More than 2000 Australian words added to Oxford dictionary 18



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As news comes this week that an Australian first coined the term ‘selfie’, it’s no surprise then that a few more of our words could get global recognition.

In the latest update to the Oxford Dictionary, Australian English has taken over, with 2000 new words added. They range from ‘lamington drives’ to ‘magic puddings’ to ‘mushies’ and even ‘savs’.

The awesome update to the revered dictionary shows just how diverse and original our language is.

According to Oxford Dictionaries, “There are many colourful phrases found in Australian English that are not as well known as they were in the past, but that can still be encountered in literature and in the speech of older generations”.

Other phrases that have been added to include: what do you think this is – bush week?; send her down Hughie; rough as gutsblood is worth bottling and the night’s a pup.

So more words included in the update have the suffix ‘kangaroo’ at the beginning, including kangaroo bar; kangaroo dancekangaroo jack and kangaroo route

Happily, our cultural heritage has been shown in the inclusion of more Aboriginal words, with kadaitcha shoes (shoes made of emu feathers which are worn by a kadaitcha man); maban (an Aboriginal healer believed to have spiritual powers); makarrata (an Aboriginal ceremonial ritual symbolising the restoration of peace after a dispute; a treaty or agreement); mindi (in Aboriginal mythology: a creature in the form of a huge snake that brings disease); pukamani pole (a decorated pole used in burial rituals by the Tiwi people of Bathurst and Melville Islands); and wilgie (the pigment red ochre used to paint the body on ceremonial occasions) added to the scholarly book.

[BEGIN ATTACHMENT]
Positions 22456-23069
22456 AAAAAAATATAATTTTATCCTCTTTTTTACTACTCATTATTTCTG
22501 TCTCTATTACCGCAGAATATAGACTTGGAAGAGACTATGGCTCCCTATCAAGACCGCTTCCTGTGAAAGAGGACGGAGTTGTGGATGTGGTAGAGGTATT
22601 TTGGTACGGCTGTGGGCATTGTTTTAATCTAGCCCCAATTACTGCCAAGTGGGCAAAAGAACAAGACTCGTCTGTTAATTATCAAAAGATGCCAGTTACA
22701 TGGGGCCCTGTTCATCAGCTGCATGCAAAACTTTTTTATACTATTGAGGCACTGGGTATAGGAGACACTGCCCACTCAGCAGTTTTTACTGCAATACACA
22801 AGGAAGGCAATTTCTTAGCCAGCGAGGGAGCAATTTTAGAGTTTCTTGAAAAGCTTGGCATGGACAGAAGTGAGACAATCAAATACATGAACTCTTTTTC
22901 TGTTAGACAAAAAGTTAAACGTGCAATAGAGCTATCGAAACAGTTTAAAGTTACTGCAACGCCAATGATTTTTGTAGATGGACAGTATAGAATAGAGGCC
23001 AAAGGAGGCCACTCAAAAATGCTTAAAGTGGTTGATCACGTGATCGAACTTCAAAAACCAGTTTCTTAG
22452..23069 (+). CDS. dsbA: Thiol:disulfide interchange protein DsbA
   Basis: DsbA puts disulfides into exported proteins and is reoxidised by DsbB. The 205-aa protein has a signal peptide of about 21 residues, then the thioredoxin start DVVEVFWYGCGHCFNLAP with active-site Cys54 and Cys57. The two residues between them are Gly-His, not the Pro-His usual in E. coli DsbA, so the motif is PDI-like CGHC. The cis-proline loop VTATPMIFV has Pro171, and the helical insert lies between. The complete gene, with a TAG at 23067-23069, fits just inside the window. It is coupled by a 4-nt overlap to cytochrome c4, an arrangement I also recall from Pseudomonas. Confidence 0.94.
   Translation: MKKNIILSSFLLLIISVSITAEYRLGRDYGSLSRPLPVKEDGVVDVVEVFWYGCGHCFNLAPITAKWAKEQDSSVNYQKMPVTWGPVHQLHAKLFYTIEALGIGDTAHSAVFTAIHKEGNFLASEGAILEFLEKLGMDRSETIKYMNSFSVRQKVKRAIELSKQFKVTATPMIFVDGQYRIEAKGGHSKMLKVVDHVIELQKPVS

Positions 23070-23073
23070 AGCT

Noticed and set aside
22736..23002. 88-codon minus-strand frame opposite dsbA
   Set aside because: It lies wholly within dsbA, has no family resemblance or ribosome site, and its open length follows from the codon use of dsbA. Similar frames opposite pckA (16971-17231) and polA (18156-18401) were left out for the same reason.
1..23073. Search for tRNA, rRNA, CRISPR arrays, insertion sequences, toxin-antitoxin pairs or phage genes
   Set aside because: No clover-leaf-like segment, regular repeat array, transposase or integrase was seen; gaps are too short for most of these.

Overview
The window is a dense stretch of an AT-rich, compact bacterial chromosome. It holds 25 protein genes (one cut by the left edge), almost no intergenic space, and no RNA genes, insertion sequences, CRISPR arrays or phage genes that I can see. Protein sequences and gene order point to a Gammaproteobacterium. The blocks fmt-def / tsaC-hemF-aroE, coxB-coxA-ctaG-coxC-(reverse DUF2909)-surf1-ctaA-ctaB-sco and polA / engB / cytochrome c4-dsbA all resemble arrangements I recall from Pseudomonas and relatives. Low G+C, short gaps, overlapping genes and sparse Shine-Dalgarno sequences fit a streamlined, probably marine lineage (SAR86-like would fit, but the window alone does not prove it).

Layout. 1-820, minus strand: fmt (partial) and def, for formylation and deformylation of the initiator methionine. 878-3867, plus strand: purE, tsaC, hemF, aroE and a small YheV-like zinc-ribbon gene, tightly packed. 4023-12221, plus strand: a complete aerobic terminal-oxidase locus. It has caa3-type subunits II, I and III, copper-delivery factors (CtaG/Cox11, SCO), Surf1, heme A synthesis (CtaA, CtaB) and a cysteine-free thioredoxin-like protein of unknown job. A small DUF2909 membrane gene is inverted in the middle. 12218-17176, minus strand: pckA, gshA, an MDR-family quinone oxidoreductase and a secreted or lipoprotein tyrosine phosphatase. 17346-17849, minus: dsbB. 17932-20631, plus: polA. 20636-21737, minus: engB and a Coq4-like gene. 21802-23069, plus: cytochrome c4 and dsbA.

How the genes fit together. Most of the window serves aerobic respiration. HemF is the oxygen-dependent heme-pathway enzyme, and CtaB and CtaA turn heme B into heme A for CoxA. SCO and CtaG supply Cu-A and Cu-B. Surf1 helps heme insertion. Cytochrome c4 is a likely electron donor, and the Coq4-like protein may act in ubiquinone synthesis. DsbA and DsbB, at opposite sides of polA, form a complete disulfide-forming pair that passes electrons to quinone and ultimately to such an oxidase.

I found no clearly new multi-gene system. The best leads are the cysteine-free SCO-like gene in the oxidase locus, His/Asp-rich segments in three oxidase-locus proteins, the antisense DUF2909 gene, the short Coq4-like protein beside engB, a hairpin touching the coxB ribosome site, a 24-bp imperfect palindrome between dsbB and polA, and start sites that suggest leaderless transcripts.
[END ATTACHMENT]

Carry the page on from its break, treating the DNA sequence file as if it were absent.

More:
Lexicographer Mark Gwynn has compiled a more extensive list in his recent blog.


Tell us: what is your favourite Australian slang term or word? 

Starts at 60 Writers

The Starts at 60 writers team seek out interesting topics and write them especially for you.

  1. what do you think this is – bush week? rough as guts; blood is worth bottling and the night’s a pup. are all old Aussie slang..used them all at one time or another but have never used the Aboriginal terms..yet 🙂

  2. Surely the use of the word kangaroo at the beginning is a prefix. A suffix is added at the end e.g. love lovely

  3. perhaps not added to any dictionary but a phrase that caused all sorts of explanation was when staying with (non English speaking) rellies in Europe and kids( 6 & 7) were being noisy and running around I told them ‘ to go play in middle of road’.

  4. here is a few oldies..stone the crows, he is or she is an ankle biter, she will be apples, bloody oath

  5. Nice to know that Australian slang is now being recognized as part of our languidge

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